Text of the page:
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The Oklahoma Supreme Court previously declared that certain tribal gaming compacts the Oklahoma Executive branch entered into with the Comanche and Otoe-Missouria Tribes were invalid under Oklahoma law because the gaming compacts authorized certain forms of Class III gaming prohibited by state law. While "Treat I" was pending before the Supreme Court, the Executive branch entered into two additional compacts with the United Keetoowah Band of Cherokee Indians and the Kialegee Tribal Town. The parties to the compacts submitted the tribal gaming compacts to the United States Department of the Interior, and the Department of the Interior deemed them approved by inaction, only to the extent they are consistent with the Indian Gaming Regulatory Act (IGRA). The Oklahoma Supreme Court determined these new compacts were also not valid: for the new compacts to be valid under Oklahoma law, the Executive branch must have negotiated the new compacts within the statutory bounds of the Model Tribal Gaming Compact (Model Compact) or obtained the approval of the Joint Committee on State-Tribal Relations. Without proper approval by the Joint Committee, the new tribal gaming compacts were invalid under Oklahoma law. View "Treat v. Stitt" on Justia Law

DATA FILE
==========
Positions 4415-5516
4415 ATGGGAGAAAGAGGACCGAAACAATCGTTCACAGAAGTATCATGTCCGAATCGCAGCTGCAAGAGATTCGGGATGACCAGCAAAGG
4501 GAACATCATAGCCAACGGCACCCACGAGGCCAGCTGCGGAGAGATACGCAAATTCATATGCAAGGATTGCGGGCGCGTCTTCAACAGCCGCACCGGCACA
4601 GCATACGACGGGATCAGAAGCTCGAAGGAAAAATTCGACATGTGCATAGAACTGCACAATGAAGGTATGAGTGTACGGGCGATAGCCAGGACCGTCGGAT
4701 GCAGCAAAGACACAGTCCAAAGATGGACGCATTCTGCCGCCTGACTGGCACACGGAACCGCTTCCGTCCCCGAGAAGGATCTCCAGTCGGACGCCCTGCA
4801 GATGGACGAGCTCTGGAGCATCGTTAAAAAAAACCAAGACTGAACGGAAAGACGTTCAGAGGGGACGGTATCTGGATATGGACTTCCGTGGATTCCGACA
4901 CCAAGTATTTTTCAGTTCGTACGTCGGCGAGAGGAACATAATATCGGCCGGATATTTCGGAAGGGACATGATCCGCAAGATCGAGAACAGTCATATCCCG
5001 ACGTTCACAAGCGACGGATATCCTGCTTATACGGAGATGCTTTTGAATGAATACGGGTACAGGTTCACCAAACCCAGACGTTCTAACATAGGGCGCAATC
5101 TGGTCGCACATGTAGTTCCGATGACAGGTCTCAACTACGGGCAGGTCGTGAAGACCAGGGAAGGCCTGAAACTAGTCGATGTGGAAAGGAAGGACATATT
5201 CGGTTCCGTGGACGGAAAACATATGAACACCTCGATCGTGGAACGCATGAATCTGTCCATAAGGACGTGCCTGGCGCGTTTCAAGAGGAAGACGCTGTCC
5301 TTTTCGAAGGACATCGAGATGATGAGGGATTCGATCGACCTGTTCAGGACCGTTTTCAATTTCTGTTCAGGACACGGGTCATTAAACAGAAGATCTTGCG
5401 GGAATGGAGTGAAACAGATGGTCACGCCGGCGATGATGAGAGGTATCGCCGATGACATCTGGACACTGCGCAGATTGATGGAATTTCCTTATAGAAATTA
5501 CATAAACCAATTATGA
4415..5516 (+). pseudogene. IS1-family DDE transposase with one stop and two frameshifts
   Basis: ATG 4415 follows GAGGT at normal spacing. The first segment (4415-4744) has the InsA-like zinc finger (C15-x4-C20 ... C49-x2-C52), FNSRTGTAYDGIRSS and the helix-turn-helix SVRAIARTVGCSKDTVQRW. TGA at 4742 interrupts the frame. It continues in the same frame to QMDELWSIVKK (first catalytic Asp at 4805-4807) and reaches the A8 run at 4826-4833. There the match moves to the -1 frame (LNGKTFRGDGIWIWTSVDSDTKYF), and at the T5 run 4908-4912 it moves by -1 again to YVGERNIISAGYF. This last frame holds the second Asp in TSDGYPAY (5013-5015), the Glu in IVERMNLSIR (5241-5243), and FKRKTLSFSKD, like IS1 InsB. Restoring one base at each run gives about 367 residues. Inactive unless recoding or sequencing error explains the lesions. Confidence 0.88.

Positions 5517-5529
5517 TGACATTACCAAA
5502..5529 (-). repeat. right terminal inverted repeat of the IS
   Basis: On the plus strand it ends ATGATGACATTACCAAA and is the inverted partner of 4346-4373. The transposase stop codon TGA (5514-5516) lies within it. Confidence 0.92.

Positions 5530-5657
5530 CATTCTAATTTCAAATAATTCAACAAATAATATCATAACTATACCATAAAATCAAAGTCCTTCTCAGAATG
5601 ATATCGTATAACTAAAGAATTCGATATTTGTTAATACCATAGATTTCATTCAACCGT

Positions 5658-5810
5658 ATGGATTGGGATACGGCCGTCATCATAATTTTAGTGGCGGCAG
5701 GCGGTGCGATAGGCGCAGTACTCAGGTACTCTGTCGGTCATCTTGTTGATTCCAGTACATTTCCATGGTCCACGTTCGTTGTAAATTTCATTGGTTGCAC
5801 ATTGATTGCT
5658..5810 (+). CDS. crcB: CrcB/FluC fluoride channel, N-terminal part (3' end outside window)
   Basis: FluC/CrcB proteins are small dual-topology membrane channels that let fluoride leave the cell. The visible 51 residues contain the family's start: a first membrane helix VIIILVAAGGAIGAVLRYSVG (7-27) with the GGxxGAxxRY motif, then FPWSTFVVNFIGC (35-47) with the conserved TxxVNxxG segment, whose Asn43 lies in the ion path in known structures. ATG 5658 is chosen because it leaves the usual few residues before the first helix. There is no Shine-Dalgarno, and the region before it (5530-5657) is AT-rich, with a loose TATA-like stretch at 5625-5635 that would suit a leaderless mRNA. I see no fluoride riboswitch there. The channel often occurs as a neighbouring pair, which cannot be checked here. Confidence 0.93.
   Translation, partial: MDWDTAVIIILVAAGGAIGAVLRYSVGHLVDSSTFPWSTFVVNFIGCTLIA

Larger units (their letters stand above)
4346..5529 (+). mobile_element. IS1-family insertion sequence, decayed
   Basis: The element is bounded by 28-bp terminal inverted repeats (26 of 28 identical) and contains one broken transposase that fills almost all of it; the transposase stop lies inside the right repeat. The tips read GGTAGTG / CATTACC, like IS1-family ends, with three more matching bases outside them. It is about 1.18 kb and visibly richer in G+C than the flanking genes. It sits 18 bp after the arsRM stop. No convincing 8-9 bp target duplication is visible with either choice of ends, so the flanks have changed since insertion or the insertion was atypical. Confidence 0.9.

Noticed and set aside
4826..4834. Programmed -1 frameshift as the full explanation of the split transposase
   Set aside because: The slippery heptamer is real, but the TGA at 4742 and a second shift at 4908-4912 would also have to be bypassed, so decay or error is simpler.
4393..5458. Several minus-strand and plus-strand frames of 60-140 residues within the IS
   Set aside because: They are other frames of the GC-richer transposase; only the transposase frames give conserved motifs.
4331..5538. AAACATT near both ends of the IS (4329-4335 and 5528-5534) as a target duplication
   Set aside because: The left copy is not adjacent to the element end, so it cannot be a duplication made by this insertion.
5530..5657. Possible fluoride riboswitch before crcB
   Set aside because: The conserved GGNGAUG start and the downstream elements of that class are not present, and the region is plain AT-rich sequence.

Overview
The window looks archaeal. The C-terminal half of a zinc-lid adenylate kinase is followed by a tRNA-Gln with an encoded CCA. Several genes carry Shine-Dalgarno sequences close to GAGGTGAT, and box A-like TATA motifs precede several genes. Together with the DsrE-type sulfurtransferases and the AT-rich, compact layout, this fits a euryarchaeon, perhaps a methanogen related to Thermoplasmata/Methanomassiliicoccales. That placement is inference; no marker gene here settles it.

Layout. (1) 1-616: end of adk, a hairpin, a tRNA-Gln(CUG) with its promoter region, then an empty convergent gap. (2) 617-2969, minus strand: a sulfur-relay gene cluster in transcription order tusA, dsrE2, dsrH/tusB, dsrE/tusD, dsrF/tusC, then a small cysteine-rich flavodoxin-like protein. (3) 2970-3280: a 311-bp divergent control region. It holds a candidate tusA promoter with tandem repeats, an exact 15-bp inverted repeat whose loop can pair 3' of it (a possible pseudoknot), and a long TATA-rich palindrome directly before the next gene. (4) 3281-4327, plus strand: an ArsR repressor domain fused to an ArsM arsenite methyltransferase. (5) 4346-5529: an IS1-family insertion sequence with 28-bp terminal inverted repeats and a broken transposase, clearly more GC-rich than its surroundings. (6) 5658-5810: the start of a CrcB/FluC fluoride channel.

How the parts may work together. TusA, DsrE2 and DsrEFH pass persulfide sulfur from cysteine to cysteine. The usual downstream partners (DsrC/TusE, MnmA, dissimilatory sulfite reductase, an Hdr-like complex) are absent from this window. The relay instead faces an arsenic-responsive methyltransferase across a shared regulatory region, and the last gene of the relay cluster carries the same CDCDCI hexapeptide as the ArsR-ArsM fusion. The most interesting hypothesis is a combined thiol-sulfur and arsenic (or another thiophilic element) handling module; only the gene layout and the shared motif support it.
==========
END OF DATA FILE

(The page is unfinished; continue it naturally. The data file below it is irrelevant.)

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The First Circuit held that the Wire Act's prohibitions are limited to interstate wire communications related to bets or wagers on sporting events or contests, thus affirming the district court's grant of Plaintiffs' motions for summary judgment.In 2011, the Office of Legal Counsel (OLC) of the U.S. Department of Justice (DOJ) issued a legal opinion concluding that the Wire Act's prohibitions were uniformly limited to sports gambling. In 2018, the OLC issued an opinion, which was later adopted by the DOJ, that all prohibitions in the Wire Act, with one exception, applied to all forms of bets or waters. In 2019, the New Hampshire Lottery Commission and one of its vendors commenced this action seeking relief under the Administrative Procedure Act and the Declaratory Judgment Act. The district court granted relief, ruling that the Wire Act was limited to sports gambling. The First Circuit affirmed, holding (1) this controversy is justiciable; and (2) the Wire Act applies only to interstate wire communications related to sporting events or contests. View "New Hampshire Lottery Commission v. Rosen" on Justia Law